Literature / References:
 Arbeitskreis Omega-3 e.V., unter: http://www.ak-omega-3.de/ (Stand: 22.03.2018)
 Zentrum der Gesundheit, unter: https://www.zentrum-der-gesundheit.de/tags,omega-3.html (Stand: 22.03.2018)
 Reiner MF, Stivala S, Limacher A, Bonetti NR, Méan M, Egloff M, Rodondi N, Aujesky D, von Schacky C, Lüscher TF, Camici GG, Beer JH: Omega-3 fatty acids predict recurrent venous thrombo-embolism or total mortality in elderly patients with acute venous thromboembolism. 2017.
 W. Sears, J. Sears: The Omega-3 Effect (2012), Little, Brown and Company, New York
 Prof. Dr. C. von Schacky: Omega-3 Fettsäuren und kardiovaskuläre Erkrankungen (2012), UNI-MED Verlag AG, Bremen
 12. Ernährungsbericht der DGE, unter: https://www.dge.de/wissenschaft/ernaehrungsberichte/ernaehrungsbericht-2012/ (Stand: 22.03.2018)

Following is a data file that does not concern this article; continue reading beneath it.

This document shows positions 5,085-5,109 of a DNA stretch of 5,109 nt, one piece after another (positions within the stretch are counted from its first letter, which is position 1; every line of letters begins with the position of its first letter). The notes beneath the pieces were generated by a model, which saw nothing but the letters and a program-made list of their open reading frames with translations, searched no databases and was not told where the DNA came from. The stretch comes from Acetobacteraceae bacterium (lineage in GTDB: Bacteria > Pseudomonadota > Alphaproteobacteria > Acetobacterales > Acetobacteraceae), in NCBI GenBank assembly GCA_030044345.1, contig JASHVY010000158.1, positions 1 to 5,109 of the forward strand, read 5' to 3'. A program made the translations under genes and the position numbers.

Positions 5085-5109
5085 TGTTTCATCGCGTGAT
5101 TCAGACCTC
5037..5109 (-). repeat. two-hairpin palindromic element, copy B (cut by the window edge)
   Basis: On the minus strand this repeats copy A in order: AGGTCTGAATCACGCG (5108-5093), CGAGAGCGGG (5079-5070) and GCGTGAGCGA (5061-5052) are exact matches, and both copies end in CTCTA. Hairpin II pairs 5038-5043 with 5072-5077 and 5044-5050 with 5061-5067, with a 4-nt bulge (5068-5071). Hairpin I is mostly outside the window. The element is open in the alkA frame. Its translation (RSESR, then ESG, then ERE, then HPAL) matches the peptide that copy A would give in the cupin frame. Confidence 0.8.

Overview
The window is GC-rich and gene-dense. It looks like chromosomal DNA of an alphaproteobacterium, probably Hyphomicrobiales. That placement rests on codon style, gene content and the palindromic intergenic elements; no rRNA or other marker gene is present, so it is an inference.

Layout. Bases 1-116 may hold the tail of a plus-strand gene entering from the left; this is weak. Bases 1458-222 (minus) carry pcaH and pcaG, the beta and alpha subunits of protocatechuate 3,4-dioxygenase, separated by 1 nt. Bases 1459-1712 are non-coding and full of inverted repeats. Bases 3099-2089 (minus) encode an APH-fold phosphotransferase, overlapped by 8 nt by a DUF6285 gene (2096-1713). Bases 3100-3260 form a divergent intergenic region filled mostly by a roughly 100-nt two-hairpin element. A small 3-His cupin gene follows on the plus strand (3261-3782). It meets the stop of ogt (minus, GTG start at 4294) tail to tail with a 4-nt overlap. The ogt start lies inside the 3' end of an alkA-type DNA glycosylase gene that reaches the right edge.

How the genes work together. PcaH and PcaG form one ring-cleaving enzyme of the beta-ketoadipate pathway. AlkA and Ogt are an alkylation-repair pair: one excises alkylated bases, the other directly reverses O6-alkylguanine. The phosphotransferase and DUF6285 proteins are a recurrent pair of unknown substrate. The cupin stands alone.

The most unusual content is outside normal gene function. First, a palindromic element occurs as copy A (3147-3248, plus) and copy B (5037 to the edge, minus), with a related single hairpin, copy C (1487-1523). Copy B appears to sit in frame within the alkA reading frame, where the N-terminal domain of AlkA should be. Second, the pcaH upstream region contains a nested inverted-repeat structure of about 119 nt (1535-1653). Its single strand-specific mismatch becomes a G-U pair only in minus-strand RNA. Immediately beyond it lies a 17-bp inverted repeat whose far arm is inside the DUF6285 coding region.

Prof. Dr. C. von Schacky: Warum man einen hohen HS-Omega-3-Index® haben will, 09.11.2017, München
 Bromierte Flammschutzmittel, unter: https://www.efsa.europa.eu/de/topics/topic/brominated-flame-retardants (Stand: 04.04.2018)
 EFSA: „Revised safe intake for 3-MCPD in vegetable oils and food”, unter: https://www.efsa.europa.eu/en/press/news/180110 (Stand: 04.04.2018)
 T. Gulbrandsen: Business Update – EPAX, 09.11.2017, München
 D. Lingenhöhl: „Fragwürdiges Ökosiegel“, unter: http://www.zeit.de/wissen/umwelt/2010-09/sd-oekosiegel-fischerei (Stand: 13.04.2018)
 EPAX: „Why Epax“, unter: http://www.epax.com/pages/why-epax (Stand: 04.04.2018)
 EFSA: “EFSA regulation – Health claims for EPA and DHA”, unter: http://www.1life63.com/en/research-recommended-literature-fish-oil-efsa-health-claims-marine-epa-and-dha/efsa-regulation-health-claims-for-epa-and-dha (Stand: 04.04.2018)